With relation to not reaching your goal or flying past your goal, that is most probably solved on the driving range by getting to know your club distances and including variables, such as the wind, as you make your club decision. Also, if you know your driver is not working well for you today, use a 3-wood instead. Golf is a thinking man's game so use your brain and your body to make the most of your round.

Lastly, for this blog, and with relation to The Rules...knowing the basics or, at the very least, keeping a rules book at the ready, can help you to make up strokes. Know the penalties so you can correctly score.

All of the above mistakes are curable are costly yet avoidable. Which golf course errors do you make on a regular basis? Share with us below on this golf blog and on our Golf4Beginners Twitter page.

Thursday, May 04, 2017

Golf Tips to Help You Improve Lag Putt Percentages

Probably one of the most important golf tips we can offer on Golf for Beginners has to do with putting.

Dave Pelz said that the "make percentage" of PGA Tour players averages just over twenty-nine putts per round compared with twenty to thirty handicappers who average a staggering thirty-five and more putts per round! Knowing this one simple stat makes you really want to work on your short game.

Golfers know that it is extremely important NOT to choke on those easy three-footers, but it is crucial to learn the art of lag putting to get the average player into the "circle of trust".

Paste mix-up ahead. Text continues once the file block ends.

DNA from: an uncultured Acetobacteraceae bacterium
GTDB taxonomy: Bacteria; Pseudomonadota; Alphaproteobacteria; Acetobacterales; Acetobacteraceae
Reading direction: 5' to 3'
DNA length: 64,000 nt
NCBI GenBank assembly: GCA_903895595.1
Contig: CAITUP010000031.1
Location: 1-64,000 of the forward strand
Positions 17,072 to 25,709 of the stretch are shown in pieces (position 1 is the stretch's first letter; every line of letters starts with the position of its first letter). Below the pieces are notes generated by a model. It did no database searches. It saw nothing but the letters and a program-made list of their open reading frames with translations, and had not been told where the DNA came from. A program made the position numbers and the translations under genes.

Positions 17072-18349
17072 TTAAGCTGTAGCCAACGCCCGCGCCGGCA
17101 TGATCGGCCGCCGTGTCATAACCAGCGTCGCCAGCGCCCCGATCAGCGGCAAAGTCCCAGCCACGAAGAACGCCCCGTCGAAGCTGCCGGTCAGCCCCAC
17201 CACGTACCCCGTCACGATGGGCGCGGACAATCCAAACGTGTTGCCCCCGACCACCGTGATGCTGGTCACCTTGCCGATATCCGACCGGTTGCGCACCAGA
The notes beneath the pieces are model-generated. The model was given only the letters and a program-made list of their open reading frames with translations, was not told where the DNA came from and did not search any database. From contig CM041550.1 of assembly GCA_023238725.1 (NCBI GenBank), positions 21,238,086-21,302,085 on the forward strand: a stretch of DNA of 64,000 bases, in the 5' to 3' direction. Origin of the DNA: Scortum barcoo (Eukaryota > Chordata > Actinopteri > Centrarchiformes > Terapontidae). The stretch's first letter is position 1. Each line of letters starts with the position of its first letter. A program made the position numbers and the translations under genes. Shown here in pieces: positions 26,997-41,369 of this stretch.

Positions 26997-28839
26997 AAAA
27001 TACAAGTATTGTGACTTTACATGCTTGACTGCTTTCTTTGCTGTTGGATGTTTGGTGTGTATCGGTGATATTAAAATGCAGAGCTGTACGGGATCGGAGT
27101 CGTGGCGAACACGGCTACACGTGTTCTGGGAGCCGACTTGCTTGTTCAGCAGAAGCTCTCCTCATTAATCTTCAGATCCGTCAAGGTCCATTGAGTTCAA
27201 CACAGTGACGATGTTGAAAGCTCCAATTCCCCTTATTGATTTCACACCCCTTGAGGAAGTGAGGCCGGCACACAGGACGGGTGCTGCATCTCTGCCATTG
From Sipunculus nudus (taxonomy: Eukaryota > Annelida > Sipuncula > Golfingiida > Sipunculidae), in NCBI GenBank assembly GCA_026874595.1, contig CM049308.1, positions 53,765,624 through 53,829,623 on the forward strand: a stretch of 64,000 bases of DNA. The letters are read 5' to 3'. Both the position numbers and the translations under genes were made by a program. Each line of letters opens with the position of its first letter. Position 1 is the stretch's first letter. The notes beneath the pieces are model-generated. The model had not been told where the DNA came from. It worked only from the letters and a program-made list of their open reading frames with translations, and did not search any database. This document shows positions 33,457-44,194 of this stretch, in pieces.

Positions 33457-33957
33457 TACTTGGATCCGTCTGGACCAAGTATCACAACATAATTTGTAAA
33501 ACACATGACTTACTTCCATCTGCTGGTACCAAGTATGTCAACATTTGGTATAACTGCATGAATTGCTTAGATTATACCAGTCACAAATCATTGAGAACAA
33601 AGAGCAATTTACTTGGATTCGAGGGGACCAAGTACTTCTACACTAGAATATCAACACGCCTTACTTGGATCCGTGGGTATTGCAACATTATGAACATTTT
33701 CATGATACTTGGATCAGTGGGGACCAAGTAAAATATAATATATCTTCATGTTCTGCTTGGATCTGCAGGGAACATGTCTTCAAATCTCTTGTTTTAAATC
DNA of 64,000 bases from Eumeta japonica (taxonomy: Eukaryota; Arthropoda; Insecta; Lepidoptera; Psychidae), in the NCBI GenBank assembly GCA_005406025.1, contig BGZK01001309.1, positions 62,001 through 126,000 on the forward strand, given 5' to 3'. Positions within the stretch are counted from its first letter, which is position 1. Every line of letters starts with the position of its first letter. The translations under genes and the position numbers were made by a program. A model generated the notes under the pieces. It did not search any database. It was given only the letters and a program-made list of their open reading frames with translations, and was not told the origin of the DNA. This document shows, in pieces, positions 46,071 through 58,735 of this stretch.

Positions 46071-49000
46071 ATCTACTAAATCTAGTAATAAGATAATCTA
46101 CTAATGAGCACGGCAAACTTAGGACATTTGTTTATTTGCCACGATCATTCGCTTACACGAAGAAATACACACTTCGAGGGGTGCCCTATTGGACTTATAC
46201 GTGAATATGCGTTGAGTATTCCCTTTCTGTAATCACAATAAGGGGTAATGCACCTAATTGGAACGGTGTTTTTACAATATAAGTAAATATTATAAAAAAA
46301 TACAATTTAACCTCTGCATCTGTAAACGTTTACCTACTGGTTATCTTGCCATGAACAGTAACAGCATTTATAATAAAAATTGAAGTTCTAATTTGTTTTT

lag putting

Move that little white ball safely into the hole in the least number of strokes and your score will drop.

In his recent Golf Digest article, "4 Shots You Need to Win at Augusta (and Anywhere)", Brooks Koepka notes that a "tricky lag" was needed during The Masters in order to compensate for the speed and swing on the greens although the short putts were equally as treacherous.
"Nowhere else do you see four-footers that break three cups. You have to hit the short ones with authority, but to even get those, your lag putting needs to be dialed in," noted Koepka.
This week, Golf for Beginners has put together a few easy golf tips and drills to avoid posting those nasty three-putts to your scorecard. If, as Pelz states, "PGA Tour pros three-putt an average of 2.4 times—per event," you can imagine how many strokes the average player is throwing away!

- If you are the type of golfer who always seems to lag the ball short of the hole, Dave Pelz suggests putting with a chipping stroke. "Add a little wrist hinge both back and through. Again, this will help you avoid hitting the ball too softly and coming up short."

- Bradenton Country Club’s Head Pro, Brian Lake, says that "feel" is overrated. "You’ll learn distance control faster, applying science."

"If you play just by feel, it takes you three times longer to finally teach your brain what those distances are,”  Lake states. The science behind the tip is, for every one inch you swing your putter behind and forward of the ball, the ball is going to roll approximately one foot. If you swing your putter two inches back then two inches forward, the ball should travel approximately two feet, and so on.

Golf for Beginners certainly doesn't want to overwhelm players so, since these two tips are easy to remember, try them the next time you practice your putting and let us know how these putting drills worked for you in our golf blog comments section below or on Twitter @Golf4Beginners.